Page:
“My hero of the month” for Britain at War

First published in Britain at War in July 2014.

Major Tony Greville-Bell DSO

Tony Greville-Bell survived a daring operation behind enemy lines in Italy, but his Army career and his personal life were never conventional. As Lord Ashcroft recounts in the latest of his “Hero of the Month” series, Greville-Bell was a maverick better suited to war than peace.

“The great thing about Major Tony,” said one SAS corporal, “is that he doesn’t get you killed unless he absolutely has to.” This was the affectionate Second World War tribute to Major Anthony Greville-Bell from one of his men of the officer who – despite being injured parachuting into northern Italy – had led a highly successful SAS sabotage team for seventy-three days behind enemy lines before a 250-mile trek back to the Allied forces.

Anthony Greville-Bell was born in Sydney, Australia, on 7 March 1920, the son of Captain W.E.G. Bell, and was educated at Blundell’s School in Tiverton, Devon. After enlisting, he was commissioned into the Royal Engineers. Perhaps the best tribute to the courage and commitment of Greville-Bell during his military career was written by Lieutenant Colonel William ‘Bill’ Stirling, who formed 2 SAS:

In his assessment, Stirling made referenced to Greville-Bell’s part in “Operation Speedwell”, which took place from September to November 1943. The aim had been to target the main troop-carrying railway lines – Prato–Bologna, Florence–Bologna and Bologna–Genoa–La Spezia. Greville-Bell was to be in one of the “sticks” – small groups of men parachuted into different areas. In his stick, there were seven men and he was second-in-command, but he had to take command when his commanding officer went missing, presumed killed or captured.

Stirling said. “Tony took part in operations in Africa, various enemy-occupied islands, and Sicily, but distinguished himself most noticeably on a classic SAS operation against the railways in northern Italy, which was a true strategic operation in that it probably did, as was intended, alter or at least affect the course of the war. The Germans were holding their Armoured Reserve, consisting of four divisions, well to the north while they waited to see where the Allies would make their expected amphibious landings. Owing to a shortage of petrol and spare tank tracks they were relying on the excellent Italian railway system to get them quickly south to wherever the landings took place. Between Bologna and Florence there are only three north–south railway lines, one on each coast and the third in the centre. SAS parties were dropped in all three areas to attack these lines and deny their use to the enemy, which they did very successfully, during the weeks following the landings at Salerno.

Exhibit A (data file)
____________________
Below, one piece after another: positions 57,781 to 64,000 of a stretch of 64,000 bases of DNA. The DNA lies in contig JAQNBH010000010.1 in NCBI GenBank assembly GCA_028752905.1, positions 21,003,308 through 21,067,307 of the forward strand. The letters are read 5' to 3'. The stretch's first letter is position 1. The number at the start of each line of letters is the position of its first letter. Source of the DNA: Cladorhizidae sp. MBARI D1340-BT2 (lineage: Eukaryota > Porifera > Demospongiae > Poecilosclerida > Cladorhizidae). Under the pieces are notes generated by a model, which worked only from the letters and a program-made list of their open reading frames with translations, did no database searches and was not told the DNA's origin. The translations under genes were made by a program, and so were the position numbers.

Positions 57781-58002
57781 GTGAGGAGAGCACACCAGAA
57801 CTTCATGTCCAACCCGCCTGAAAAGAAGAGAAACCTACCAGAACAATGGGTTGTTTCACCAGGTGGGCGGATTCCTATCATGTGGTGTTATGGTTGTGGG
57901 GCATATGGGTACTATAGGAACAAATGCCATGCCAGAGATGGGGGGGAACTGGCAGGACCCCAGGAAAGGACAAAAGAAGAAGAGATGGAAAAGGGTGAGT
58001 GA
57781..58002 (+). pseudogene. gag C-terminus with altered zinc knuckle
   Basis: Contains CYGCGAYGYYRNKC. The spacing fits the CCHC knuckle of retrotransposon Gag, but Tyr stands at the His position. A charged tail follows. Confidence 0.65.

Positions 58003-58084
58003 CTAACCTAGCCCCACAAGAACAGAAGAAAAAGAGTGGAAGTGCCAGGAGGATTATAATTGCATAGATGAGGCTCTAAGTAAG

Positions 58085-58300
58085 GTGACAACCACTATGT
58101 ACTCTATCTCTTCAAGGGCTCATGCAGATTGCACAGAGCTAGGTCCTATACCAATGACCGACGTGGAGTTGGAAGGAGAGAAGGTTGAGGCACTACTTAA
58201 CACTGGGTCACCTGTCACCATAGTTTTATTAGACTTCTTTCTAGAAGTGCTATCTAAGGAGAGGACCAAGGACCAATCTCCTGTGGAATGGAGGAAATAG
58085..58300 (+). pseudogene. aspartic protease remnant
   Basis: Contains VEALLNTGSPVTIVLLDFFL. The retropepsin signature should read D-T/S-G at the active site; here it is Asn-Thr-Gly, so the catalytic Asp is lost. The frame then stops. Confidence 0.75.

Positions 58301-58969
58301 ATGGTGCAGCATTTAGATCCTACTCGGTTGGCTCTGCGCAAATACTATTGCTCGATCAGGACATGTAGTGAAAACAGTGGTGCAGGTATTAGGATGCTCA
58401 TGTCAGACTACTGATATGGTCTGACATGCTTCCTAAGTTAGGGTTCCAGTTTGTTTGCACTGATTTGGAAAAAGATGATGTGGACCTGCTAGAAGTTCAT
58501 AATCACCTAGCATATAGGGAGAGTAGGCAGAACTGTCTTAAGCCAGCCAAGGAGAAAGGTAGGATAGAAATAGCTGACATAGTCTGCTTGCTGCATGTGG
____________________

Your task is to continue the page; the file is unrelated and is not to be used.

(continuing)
“As a result, by the time that the enemy Armoured Reserve began to arrive on the battlefield by road, the Allied forces were already well established and were able to defeat them in detail. General Alexander has since remarked that, had the enemy armour arrived punctually and in force, the outcome of the Salerno landings must have been in the gravest doubt. Tony commanded the party on the central sector. He was badly injured on the drop, but continued to lead his party and destroyed three trains, completely putting the railway out of action for nineteen days. After pausing for a few weeks in the Tuscan mountains to raise and train an army of Italian partisans – ‘The guerillas,’ he wrote later in his report, ‘were not all that good, but the Chianti was excellent’ – he continued south, and had the satisfaction of seeing ‘while trying to cross the road south of Florence, an apparently endless column of tanks heading for the battle, mostly on their tracks. It must have been depressing for their commander to know that with an effective track mileage of only 250 miles, they had a journey of more than 300 miles in front of them.’ Suffering badly from near starvation and very severe weather conditions in the Apennine mountains, Tony finally led his party safely through the enemy lines and rejoined his unit, a journey of some three hundred miles.”

The mission to Italy was not without its casualties. The fate of Greville-Bell’s senior officer, Captain P. H. Pinckney, who disappeared on the night that they parachuted into the country, has never been fully established. It is not inconceivable that he was captured and shot as per Hitler’s Nacht und Nebel decree – the “night and fog” order, issued in December 1941, which led to the kidnapping and disappearance of political activists and other German “enemies” found in the occupied territories. It is estimated that around a hundred SAS personnel who fell into enemy hands during the Second World War were shot – in breach of all conventions – even though they were attired in official regimental uniform.

The following extracts are from the official “after-action report” compiled by Greville-Bell. They indicate an example of sheer courage and absolute determination to see the job through, no matter what physical hardships had to be suffered:

“Day 3: Walked again, but was in great pain, and was finished after two miles. Decided to have one more night’s rest and if not able to keep up would send Daniels and Tomasso on without me.

“Day 4: Felt better and ribs beginning to knit, so decided to carry on, though every time I fell there was an unpleasant grating noise.

“Day 5: Head now normal, took over again from Daniels… Moved south parallel with road and railway, and went on railway to recce point of demolition. Chose tunnel which was unguarded.